The Department switched to yellow paint for its apparatus in 1976, but the existing Jeeps were not repainted yellow, and a few were still in service or on reserve when the Department returned to red (and white) in 1988.
Warren says, "They all started aging quickly in the mid 1980s, especially the ones bought prior to 1974."
Station 5, 13 and 14 received replacement CJ-5s again in 1981. These were the last replacement Jeeps and the first to be bought in the yellow paint adopted in 1976.
The design and equipment on the last Jeeps remained pretty much identical to those built in the 1960s. This AMC CJ-5 joined the roster as the new Brush 5. The rear view shows the mounts for a couple of backpack pumps, and the roll cage serving as a handrail for the back step.
Brush 14 was another of the final group of Jeeps acquired in the early 1980s, before the Department re-standardized on larger Chevy S-10 pickup trucks, with Darley slide-in pumps, for their brush units in 1987.
Most of the CJ-5s were given snowplows to make them useful year-round. Other new features on the CJ-5s were the electronic siren/loudspeaker on the hood, and the 6-cylinder engine under the hood (in the 70s and 80s.)
Brush 13 was a 1981 CJ-5, which sported a vinyl top stretched over the warning beacon, when this photo was taken at Station 13 in Westview.
Station 54 opened in 1982 with a new CJ-5 (the only Jeep with an enclosed cab,) bringing the total of CJ-5s purchased over the years to approximately 24.
The last CJ-5 was retired from service in 1997. The Jeeps were generally in pretty bad shape when sold as surplus, although some went to work for the Fire Department maintenance shop, or other county departments.
A footnote to the Baltimore County Jeep story, is a trio of Kaiser Jeep M715 trucks.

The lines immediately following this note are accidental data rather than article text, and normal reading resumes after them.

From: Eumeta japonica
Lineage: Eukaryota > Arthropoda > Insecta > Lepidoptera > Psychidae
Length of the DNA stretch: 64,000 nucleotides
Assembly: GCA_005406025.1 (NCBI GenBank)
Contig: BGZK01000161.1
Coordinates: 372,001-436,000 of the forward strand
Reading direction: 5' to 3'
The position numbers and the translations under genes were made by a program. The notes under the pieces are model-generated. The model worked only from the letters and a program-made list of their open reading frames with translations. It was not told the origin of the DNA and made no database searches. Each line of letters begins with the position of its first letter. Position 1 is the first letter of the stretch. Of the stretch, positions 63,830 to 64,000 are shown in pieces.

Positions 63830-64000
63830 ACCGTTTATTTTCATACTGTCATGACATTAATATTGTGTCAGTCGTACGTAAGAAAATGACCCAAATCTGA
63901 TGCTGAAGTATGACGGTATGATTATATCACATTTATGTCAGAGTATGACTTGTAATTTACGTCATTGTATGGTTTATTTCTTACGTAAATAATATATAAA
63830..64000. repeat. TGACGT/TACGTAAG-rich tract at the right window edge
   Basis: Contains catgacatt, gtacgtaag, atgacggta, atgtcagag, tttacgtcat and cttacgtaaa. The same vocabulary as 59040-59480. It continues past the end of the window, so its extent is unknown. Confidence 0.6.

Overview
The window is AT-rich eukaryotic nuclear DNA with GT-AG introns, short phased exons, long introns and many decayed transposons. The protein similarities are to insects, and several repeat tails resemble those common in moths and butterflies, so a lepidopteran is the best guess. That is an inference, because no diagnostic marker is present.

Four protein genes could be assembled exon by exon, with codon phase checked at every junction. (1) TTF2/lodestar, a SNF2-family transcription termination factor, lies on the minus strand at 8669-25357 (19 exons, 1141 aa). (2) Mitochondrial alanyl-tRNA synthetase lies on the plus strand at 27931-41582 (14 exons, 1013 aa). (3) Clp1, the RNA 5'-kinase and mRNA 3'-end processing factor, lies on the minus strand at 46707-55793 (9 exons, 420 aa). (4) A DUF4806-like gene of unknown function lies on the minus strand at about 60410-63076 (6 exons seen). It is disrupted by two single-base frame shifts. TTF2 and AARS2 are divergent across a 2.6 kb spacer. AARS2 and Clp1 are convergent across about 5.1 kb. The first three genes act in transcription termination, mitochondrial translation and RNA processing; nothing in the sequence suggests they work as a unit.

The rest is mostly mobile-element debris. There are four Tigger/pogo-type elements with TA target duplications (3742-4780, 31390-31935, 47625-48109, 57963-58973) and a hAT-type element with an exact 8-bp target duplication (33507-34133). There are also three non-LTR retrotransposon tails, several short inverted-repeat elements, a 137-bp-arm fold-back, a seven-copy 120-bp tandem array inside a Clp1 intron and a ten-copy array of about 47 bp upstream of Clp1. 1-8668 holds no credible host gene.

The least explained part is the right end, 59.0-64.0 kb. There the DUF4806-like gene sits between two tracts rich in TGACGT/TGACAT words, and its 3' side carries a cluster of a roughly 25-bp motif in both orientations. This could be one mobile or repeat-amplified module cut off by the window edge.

Most fire departments that received these late-sixties 1-1/4 ton Army surplus trucks turned them into brushfire units (see Kaiser M715 Fire Trucks). However, BCoFD used them as hose wagons and designated them as Special Units 5, 11 and 12. Thanks to Warren Gleitsmann for these photos.
The Special Units carried 1,000 feet of 4-inch hose, plus additional 2-1/2-inch hose and accessories. Seen here is SU11 (licensed as UT-3) which was reassigned to Station 12 after SU12 was wrecked in 1984, and stayed in service until 1990.
BCoFD had planned to build more of the hose wagons, but the next batch of surplus trucks were older Dodge M37s not considered suitable, and by the late 1980s the Department moved away from the idea.
On Special Unit 5, the shops took advantage of the M715's five-quarter ton rating, by installing two huge hose reels. The experiment, inspired by a similar unit at the Woodlawn Volunteer Fire Company, was problematic in operation, and the reels were later removed (250K JPEG). SU5 was taken out of service in 1986.
Note: in the background of Warren's photo, one of the red CJ-5s is being serviced.
Continue to Baltimore County, Part 2: the Volunteer Companies.
Thanks to Johnny Floyd II of Royal Blue Fire Photos for many of the photos on this page.
Thanks also to Warren Gleitsmann for providing a great deal of information, and to Jeff Mogush, Mike Sanders, Federico Cavedo, Jim Fairweather, and Rusty Gill for his article Origins of the BCoFD. -- Derek Redmond